Interchangeability used to be one of Chrysler's big strong points but lately there are so many changes made every year to keep up with ever-changing government regulations that it is almost impossible to tell. The engines will usually be the same but you have to consider that injectors could be different, therefore the Engine Computers will be different. If one injector is larger and flows more fuel, the computer will command it open for a shorter period of time. You can figure that out by comparing part numbers for the injectors for both years. I use rockauto. Com a lot for that. If you install an engine with smaller injectors, there won't be enough fuel going in. Also look at the wiring harness connectors. If they're the same for both years, there's a good chance the injectors are the same too.
Many people have been tricked by different flex plates. They have cutouts along the outer ring that are sensed by the crankshaft position sensor. It was common for them to be different from one year to the next. You could use an engine from a different year, but you had to put the flex plate on it that was original to the car.
Look too at engine mounts, exhaust manifolds and pipes, and serpentine belts. If you find different part numbers for different years, that doesn't automatically mean they're different. Superseded, or improved versions get new part numbers, but those new numbers should be listed for all model years. With Rock Auto you have to look up a part for both years, then compare part numbers, but if you ask at the dealer's parts department, they also have a part number listing that tells which years and models that part fits. That can be a faster way of finding out if the vehicles are the same. Also ask about remanufactured engines. Rather than looking up your car model and year, they typically look up the engine size, then read down the list of applications it fits. If both years are listed with no footnotes, you'll know the engines interchange. The engine specialists at the dealership will also know which years can be interchanged. The people at any salvage yard will also know what will work for you. They have "Hollander" books that list all parts and the applications they fit.
One thing to keep in mind with remanufactured engines from the dealer is to keep costs down, they are supplied with no wiring harnesses, and in some cases with no intake manifold or injectors. You're expected to transplant those items from the old engine. Because of that, the basic engine might be the same for many years but the injectors, intake manifold, exhaust manifolds, bolt-on accessories, and things like that could be different, so you might have to use parts from the original car. With a salvage engine, you get all the bolt-on stuff and wiring harnesses that can all be dropped in as a unit, as long as they're the same. That can save a lot of time. To be safe, besides just looking at harness connectors, they all have a paper label with their part number. Compare those numbers. If they're the same, they're the same. Many part numbers will end with "AA", "AB", or some other two letters. That means that part has some improvement over the original part but it should work. If the numbers are completely different but the connectors look the same, you have to compare wire colors and locations within the plug. Usually different harness numbers don't interchange, but the difference could be as insignificant as one is six inches longer because a component was mounted further away from the hot exhaust manifold one year as a reliability improvement, or one could have been shortened to save money. Unless changing it is a lot of work, it's usually just easier to reuse your old harness when the part numbers are different.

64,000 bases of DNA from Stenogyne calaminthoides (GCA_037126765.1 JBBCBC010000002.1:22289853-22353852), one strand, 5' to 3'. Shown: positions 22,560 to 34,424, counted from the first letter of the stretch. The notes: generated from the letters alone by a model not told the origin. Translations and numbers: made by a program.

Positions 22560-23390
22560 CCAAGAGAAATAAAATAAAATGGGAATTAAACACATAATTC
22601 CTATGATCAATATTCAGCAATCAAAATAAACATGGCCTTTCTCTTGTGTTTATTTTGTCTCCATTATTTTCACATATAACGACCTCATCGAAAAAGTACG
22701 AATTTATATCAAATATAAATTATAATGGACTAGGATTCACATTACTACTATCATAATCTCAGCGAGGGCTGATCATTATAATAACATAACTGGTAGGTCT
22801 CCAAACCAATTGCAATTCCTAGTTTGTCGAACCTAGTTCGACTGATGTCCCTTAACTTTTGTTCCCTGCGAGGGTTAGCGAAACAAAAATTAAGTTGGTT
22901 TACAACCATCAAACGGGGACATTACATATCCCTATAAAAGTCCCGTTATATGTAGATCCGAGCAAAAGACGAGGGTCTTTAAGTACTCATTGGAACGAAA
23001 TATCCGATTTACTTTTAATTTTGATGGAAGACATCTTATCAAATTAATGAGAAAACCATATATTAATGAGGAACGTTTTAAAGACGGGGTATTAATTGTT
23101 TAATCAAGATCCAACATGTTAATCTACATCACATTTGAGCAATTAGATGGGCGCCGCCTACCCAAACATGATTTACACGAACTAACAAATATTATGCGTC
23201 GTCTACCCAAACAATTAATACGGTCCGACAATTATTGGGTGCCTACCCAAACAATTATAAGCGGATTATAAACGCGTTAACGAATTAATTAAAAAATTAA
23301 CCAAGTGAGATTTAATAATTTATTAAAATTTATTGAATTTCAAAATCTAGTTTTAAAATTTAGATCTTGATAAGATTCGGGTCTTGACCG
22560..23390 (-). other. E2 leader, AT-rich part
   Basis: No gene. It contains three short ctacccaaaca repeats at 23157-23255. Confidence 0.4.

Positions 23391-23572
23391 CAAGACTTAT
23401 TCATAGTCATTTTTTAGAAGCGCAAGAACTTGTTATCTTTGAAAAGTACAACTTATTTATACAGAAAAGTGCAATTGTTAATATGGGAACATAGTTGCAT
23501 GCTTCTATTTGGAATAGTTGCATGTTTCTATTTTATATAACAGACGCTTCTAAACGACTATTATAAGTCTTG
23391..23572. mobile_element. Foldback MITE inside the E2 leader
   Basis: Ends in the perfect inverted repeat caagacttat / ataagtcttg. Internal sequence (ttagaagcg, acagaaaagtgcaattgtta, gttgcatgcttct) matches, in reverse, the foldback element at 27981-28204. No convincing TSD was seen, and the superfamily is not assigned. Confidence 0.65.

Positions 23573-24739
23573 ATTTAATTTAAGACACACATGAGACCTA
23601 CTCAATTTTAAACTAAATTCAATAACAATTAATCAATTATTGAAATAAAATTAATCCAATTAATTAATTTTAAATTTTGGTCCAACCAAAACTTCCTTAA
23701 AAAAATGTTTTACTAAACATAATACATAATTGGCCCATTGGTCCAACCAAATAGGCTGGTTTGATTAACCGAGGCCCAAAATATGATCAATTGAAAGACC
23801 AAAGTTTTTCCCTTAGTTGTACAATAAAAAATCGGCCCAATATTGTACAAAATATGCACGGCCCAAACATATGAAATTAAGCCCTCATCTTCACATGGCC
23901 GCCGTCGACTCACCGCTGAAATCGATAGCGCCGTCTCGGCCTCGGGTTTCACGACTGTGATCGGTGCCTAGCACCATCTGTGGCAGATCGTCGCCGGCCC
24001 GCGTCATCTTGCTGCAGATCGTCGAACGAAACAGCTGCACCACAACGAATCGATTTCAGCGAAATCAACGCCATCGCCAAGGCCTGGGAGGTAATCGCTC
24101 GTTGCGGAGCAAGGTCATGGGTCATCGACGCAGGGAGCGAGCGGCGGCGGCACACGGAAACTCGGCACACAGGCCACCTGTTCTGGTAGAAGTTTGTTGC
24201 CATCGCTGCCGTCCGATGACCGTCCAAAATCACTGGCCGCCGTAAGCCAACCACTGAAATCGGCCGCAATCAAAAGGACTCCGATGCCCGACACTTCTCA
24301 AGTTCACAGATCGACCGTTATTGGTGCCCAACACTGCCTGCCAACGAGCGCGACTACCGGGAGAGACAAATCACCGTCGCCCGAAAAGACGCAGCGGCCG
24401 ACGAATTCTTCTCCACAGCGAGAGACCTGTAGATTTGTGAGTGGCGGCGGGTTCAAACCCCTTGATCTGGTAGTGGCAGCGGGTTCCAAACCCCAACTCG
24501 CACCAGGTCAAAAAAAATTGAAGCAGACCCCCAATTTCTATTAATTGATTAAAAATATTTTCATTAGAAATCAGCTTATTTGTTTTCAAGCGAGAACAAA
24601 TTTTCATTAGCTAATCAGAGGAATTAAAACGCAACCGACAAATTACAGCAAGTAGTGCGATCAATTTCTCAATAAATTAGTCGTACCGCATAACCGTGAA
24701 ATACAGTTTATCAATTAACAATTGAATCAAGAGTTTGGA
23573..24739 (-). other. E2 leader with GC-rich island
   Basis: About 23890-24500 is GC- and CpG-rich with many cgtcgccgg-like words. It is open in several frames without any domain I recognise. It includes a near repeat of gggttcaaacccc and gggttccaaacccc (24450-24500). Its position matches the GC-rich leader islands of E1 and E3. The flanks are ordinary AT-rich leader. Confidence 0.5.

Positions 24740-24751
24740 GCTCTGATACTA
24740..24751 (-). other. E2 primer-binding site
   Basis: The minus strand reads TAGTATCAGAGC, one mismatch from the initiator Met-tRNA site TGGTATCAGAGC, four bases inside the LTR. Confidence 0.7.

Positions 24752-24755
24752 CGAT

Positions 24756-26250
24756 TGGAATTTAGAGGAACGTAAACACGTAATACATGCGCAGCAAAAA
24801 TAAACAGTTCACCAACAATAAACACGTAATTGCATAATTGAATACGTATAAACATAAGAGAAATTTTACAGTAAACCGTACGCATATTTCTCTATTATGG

One last thing to be aware of with wiring harnesses is there could be more wires in one than on your car but it could still work. New replacement harnesses are very expensive so they are normally only provided when a car is still under warranty. To save money, the original harness will have only the wires needed on that car. As an example, there might be a 10-wire harness that has three wires in it for the cruise control. If they build 1000 cars without cruise control, they will use a specific harness without those three wires to save money. But to reduce the number of part numbers they have to keep in inventory, that replacement harness will have all ten wires in it so it will work on any application. You could potentially run into one of those replacement harnesses on a salvage yard engine. If your car doesn't have that accessory, those wires just don't do anything, but if your car does have that accessory, you must use the harness with those wires. Here again, if you're not sure, it's safest to reuse your old stuff.
Tuesday, May 1st, 2012 AT 1:00 AM